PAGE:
"The present crisis in the Body of Christ, in which many people never experience the love of God, stems from a false view of God. Instead of a God who is full of tenderness, gladness, and desire, believers imagine a God who is filled with animosity toward them. This affects every single aspect of how they approach Him.
"Think of it in practical terms. When you are forced to meet with someone who openly dislikes you, considers you a hypocrite, or is full of blame toward you, your spirit is guarded and closed. You can't relax. You count the minutes and look forward to leaving that person's presence. This is how many of God's people live and worship. They lift hands and voices with guarded spirits and closed hearts. This is an amazing and sad statement, but most believers I know are trying to live a devoted life of holiness while seeing God as harsh and menacing. They are unable to worship Him with open spirits because inside they feel rejected by Him as a hopeless hypocrite. They may use different words to describe this reality, but the pain is the same. Perhaps you have felt it...You come before God as you would come before someone who despises you.”
Bickle ascribes both cause and effect to conditions of compromise and backsliding in the Church. The less we know and experience God’s Love, the more we withdraw or pursue Him half-heartedly; the more we withdraw, the more entangled we become in worldly compromise and other loves which result in feelings of guilt, secret shame, and further withdrawal from the One who holds all the keys to our joy and freedom.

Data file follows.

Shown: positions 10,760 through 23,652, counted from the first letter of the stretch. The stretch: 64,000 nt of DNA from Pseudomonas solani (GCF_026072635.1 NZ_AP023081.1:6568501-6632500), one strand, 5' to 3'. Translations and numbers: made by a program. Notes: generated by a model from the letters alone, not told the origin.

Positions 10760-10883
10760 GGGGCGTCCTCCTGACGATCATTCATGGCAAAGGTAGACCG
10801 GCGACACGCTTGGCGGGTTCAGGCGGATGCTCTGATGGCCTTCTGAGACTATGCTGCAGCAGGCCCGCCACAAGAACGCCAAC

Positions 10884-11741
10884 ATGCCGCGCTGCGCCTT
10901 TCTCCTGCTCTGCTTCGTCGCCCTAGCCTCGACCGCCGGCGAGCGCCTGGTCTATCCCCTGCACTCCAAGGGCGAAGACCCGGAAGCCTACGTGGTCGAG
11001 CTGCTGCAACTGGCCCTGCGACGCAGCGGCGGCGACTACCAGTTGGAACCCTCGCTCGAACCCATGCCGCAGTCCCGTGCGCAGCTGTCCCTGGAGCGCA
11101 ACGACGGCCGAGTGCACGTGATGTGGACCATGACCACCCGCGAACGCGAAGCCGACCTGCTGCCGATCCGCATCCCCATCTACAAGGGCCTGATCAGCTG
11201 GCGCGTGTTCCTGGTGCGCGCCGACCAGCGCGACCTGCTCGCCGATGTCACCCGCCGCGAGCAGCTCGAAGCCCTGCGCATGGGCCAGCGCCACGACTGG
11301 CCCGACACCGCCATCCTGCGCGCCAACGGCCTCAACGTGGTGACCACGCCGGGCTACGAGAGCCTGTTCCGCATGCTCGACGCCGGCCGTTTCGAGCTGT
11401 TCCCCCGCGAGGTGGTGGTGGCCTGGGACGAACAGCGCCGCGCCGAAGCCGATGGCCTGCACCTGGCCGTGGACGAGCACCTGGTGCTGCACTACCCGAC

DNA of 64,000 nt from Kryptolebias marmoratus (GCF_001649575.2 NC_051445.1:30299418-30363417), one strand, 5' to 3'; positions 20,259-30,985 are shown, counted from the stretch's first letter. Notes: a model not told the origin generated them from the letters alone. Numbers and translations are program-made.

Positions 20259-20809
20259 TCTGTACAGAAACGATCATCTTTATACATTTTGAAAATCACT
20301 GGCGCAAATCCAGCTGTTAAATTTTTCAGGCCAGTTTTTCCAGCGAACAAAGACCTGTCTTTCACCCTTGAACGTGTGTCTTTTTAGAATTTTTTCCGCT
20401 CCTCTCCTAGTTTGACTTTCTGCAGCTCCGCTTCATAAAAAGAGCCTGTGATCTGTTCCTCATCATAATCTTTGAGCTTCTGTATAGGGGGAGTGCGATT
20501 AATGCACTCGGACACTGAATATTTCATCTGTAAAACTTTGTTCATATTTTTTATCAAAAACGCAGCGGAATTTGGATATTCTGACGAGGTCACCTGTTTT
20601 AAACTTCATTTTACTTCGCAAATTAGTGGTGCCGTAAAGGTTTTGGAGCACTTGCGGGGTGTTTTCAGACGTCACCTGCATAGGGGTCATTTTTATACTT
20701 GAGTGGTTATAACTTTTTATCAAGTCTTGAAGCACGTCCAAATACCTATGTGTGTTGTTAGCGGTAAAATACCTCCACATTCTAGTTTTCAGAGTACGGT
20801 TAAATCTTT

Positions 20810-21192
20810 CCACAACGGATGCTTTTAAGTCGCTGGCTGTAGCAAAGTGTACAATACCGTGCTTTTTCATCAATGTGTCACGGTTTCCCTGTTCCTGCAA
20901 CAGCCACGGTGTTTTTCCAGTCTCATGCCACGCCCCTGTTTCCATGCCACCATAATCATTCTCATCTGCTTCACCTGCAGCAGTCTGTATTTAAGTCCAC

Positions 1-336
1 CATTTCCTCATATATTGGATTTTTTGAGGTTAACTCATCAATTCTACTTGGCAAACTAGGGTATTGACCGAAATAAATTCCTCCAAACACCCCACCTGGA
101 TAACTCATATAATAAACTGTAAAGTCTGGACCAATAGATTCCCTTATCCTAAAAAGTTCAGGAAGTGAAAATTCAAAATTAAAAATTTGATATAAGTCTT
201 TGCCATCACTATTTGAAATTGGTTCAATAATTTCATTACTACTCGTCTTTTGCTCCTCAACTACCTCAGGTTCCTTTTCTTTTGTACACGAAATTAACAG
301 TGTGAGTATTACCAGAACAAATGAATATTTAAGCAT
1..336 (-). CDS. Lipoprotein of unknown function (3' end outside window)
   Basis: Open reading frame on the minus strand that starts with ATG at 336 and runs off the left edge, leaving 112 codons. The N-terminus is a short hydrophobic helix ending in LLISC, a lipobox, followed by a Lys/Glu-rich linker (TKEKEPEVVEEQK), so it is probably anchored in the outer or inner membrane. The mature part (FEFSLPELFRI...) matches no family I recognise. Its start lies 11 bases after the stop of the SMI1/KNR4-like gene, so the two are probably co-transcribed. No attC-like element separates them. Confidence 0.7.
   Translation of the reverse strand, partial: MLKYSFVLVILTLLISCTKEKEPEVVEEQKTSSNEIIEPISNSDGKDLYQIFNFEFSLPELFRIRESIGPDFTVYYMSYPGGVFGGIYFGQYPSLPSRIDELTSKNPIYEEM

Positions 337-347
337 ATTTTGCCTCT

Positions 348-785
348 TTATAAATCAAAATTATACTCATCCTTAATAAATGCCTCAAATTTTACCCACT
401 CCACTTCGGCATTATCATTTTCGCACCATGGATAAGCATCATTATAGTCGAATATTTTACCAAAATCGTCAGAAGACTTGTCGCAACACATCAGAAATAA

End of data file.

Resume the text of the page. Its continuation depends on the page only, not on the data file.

"What is God going to do to correct the backsliding? Beat everyone up? ...No, Jeremiah prophesied that in the End Times, God would cause His people to return wholeheartedly by revealing our relationship to Him as a cherished bride...
"Return, O backsliding children," says the Lord, "for I am married unto you... I will give you shepherds according to My heart, who will feed you with knowledge and understanding." [Jeremiah 3:14-15]
"This is the Lord's highest way of empowering people to walk in wholehearted holiness with Jesus. He doesn't whale on us with a switch from the willow tree, but introduces us to our marriage relationship with the Godhead. He invites us to fill our spirits with the understanding of Him as our Husband, the One who is merciful, glad-hearted, affectionate and beautiful. He beckons us to go on a journey that we might experience the power of this reality in our own being. And then, flowing out of our personal encounter with Him, we will stop our backsliding, proclaim what He is like to others, and lead them into their own experience of this fascinating, intimacy-loving Bridegroom God." I’ll be writing more about this approach to “wholehearted holiness” in the future; for now, i'd like to conclude with one more quote that underscores how important it is that we learn how to answer the title question of this post more accurately:
"In light of the mounting pressures at the end of the age, we can't afford not to drink of the pleasures of His heart...We desperately need hearts anchored and sustained by an outrageous love that comes from another world." -- Mike Bickle, After God's Own Heart
Something you may want to ask God this week: “How do You feel about me?”